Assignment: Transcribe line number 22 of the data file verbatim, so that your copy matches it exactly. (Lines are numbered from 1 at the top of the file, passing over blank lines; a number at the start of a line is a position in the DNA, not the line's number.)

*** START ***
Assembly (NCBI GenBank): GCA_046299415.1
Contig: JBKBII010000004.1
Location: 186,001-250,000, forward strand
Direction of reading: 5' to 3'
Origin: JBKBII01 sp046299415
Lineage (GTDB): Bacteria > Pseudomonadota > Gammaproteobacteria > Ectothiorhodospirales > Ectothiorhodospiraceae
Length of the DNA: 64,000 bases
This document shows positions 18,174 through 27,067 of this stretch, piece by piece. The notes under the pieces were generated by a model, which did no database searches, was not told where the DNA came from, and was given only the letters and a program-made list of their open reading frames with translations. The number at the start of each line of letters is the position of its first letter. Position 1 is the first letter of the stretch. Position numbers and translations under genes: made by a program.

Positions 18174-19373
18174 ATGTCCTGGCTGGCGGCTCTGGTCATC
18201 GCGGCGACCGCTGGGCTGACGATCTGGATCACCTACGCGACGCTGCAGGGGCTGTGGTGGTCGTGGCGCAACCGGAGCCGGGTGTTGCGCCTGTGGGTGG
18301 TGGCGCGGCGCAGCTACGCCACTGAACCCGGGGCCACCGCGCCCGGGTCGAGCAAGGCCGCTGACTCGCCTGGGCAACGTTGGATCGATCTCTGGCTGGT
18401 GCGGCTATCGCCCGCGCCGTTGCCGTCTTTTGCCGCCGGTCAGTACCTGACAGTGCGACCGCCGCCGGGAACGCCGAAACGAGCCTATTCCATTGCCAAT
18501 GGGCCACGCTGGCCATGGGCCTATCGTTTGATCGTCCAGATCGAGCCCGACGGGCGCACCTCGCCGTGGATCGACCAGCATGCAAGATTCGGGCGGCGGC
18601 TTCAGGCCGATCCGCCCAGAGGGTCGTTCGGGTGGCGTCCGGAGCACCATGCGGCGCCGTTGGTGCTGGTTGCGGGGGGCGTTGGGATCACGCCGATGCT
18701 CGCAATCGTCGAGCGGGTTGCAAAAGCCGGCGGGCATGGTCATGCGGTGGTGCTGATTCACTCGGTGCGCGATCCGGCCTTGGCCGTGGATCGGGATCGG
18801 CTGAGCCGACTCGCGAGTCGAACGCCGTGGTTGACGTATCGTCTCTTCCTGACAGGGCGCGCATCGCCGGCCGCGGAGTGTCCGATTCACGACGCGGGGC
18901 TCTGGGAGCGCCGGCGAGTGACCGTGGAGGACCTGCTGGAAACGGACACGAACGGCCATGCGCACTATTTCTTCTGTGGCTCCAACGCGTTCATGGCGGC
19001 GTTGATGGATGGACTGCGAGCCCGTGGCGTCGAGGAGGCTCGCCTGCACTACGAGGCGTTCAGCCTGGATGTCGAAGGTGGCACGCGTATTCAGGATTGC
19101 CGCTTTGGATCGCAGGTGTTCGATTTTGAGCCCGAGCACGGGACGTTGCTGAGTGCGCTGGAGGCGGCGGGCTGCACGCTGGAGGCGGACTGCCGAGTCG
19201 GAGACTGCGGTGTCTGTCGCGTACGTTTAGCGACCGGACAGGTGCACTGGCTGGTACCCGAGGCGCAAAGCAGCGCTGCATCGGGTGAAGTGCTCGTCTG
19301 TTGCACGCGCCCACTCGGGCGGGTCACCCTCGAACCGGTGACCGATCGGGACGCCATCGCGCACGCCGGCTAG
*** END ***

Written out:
19301 TTGCACGCGCCCACTCGGGCGGGTCACCCTCGAACCGGTGACCGATCGGGACGCCATCGCGCACGCCGGCTAG